Ghost related horror films are a strange sort of movie. We normally get the same tropes in each film. The banging doors, the eerie noises, the jump scares. Some do it well (‘Poltergeist’), some not so much (‘The Haunting’ remake). I sat down recently to watch two of the newer installments, one that has been getting a lot of praise, and one that had a trailer that looked so stupid, I figured it might be fun for a few laughs.
So let’s get started with ‘The Innkeepers’.
This is the latest full length feature from Ti West (House of the Devil, V/H/S). Though I was not the biggest fan of ‘HOTD’, I appreciated the techniques it used, and I was a fan of the way West was able to build tension without the need for constant dialogue or CGI demons flying at the screen. So when I heard that ‘The Innkeepers’ was really good, and a return of the actual scary ‘ghost film’, I figured that it was worth to take a look at.
The story is simple. Two desk clerks, Claire and Luke, are tasked with working the last weekend at a soon-to-be closed Inn called The Yankee Peddler. The Inn is reportedly haunted by a vengeful spirit who died in the building, and whose body was found in the cellar. They only have a few customers left including a mother and her young son, an aging actress, and an old man who had at one point in his life spent his honeymoon there.
Claire and Luke could be best described as a couple of hipsters who were up to no good, until some ghosts started making trouble in their neighborhood. They both decide that since the inn is practically empty, that they will use this last weekend as a chance to do a little paranormal investigating. Slowly, and I mean SLOWLY, we start getting strange noises, soon the piano is playing by itself, and the sense of dread falls over the inn. One night while up in bed, a terrifying ghost is propped up in next to Claire, and we know she IS afraid of them ghosts. The actress, who is also a new age medium, warns Claire of the spirits in the building, and mostly to not go into the basement. Does she heed this warning? Does any white person in a horror movie heed this warning?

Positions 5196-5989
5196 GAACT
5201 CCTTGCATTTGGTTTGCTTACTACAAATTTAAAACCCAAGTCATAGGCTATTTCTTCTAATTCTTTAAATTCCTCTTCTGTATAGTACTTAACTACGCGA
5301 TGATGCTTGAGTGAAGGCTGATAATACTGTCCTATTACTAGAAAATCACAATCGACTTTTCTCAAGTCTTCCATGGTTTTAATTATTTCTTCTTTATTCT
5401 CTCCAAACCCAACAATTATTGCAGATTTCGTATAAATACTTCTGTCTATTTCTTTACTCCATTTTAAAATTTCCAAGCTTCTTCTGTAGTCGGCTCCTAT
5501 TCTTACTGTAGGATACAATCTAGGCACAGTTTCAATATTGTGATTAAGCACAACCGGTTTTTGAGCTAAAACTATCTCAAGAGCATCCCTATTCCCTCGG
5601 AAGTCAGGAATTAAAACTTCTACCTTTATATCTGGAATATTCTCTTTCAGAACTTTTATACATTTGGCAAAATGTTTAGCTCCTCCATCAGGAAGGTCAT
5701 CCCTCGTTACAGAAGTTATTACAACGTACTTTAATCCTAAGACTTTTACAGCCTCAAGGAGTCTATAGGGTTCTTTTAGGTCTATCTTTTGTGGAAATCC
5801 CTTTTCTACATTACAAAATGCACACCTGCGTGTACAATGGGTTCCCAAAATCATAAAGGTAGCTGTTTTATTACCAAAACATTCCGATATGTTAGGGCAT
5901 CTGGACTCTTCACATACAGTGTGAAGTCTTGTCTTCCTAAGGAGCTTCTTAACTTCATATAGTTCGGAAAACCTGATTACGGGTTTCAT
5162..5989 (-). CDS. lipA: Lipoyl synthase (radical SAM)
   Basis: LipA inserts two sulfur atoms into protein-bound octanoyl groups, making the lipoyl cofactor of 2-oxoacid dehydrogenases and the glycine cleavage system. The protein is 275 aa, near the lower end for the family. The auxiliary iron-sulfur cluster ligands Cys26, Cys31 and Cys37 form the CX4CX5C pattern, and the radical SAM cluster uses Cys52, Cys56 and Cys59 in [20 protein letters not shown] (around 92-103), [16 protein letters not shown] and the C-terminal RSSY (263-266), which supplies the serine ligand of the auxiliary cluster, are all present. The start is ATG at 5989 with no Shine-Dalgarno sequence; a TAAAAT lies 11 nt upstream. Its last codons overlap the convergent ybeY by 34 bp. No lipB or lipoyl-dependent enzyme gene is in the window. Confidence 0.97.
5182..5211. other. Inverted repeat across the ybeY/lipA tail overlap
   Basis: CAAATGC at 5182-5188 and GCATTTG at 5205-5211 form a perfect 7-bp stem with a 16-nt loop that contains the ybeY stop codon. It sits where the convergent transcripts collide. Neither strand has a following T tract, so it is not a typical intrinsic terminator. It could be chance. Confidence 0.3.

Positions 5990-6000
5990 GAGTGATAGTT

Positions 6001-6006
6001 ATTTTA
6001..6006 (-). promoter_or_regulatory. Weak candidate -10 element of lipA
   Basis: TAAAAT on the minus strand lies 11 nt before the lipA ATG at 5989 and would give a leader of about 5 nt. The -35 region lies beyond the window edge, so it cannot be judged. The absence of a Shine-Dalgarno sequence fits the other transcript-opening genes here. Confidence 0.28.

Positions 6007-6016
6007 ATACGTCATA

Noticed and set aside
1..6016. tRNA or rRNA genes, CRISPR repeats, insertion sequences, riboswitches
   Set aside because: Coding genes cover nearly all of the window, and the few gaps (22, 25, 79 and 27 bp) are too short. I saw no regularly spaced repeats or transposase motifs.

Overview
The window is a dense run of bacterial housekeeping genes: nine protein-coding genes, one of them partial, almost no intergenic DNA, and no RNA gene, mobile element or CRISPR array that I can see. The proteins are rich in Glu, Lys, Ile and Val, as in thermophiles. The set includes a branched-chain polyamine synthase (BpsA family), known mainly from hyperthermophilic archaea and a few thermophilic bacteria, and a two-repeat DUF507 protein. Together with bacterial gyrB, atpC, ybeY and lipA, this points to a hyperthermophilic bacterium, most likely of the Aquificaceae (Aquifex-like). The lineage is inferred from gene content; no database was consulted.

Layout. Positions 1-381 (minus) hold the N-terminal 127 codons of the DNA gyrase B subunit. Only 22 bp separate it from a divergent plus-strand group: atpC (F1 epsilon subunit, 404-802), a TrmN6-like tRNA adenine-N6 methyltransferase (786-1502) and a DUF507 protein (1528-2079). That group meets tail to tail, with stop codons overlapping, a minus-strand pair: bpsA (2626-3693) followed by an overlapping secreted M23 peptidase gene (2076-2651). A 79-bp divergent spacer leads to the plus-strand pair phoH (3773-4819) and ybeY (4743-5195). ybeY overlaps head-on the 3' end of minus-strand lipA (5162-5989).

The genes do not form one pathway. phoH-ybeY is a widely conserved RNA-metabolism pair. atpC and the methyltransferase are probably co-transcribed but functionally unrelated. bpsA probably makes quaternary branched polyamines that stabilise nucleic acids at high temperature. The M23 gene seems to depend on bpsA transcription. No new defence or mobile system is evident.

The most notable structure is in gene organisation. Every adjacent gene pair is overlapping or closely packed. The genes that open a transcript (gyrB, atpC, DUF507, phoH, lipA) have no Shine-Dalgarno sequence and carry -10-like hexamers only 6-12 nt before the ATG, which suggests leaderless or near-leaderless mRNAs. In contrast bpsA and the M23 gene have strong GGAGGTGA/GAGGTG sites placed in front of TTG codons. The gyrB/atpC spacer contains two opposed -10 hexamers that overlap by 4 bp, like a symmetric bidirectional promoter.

Essentially, that is really all there is to say about what the movie’s plot is. So how does it stack up? Unfortunately, I would put this in the medium level of Good to Bad Ghost Films, or GTBGF for short. West again shows his ability to build suspense, and it is definitely effective. The scenes in the cellar are great, and genuinely scary, including a horrifying sequence in which Claire is able to make contact with the ghost. The film relies very little (if any) on CGI, and most of the tension is built by the excellent sound design and editing.
Your opinion on the film will come down to two simple details. One; if you have the patience to wait a very long time until anything happens. As I’ve stated in previous reviews, I like a slow-burn film, however this film’s burn feels like it is smoldering. It takes a long time until anything really scary happens, and some scenes linger on for minutes with no payoff. Sometimes I wanted to scream ‘DO SOMETHING’ at the television, when we watched for what felt like a very long time as someone listened to static on an EVP recorder. The film is split up into chapters, which I didn’t care for as a stylistic choice. I think this is an instance as something that started almost as a stage play, and then was turned into a film. It also ends with one of the most useless epilogues in history, only to provide a cheap last frame scare, and it doesn’t work.
The second factor in your enjoyment/dislike of this film will come down to if you like the central characters. As I said, they are most definitely written to be hipsters, right down to the skinny jeans and ironic ‘aren’t ghosts stupid? Let’s go look for them’ attitude. I never felt invested in the characters, I didn’t like them, and they were honestly kind of boring. The actors do a fine job with what they have to work with, but I think the essential problem with the movie is that the character writing isn’t that good. I never feel like we should be rooting for these people, and more than anything, they are just annoying and pretentious. If this was a purposeful move on the part of West then he did a good job, but I think he likes these characters and the hopes were that we would associate with them as well. It feels like elitism and if you don’t get them, it is your fault for not liking the film and something like that tends to rub me the wrong way.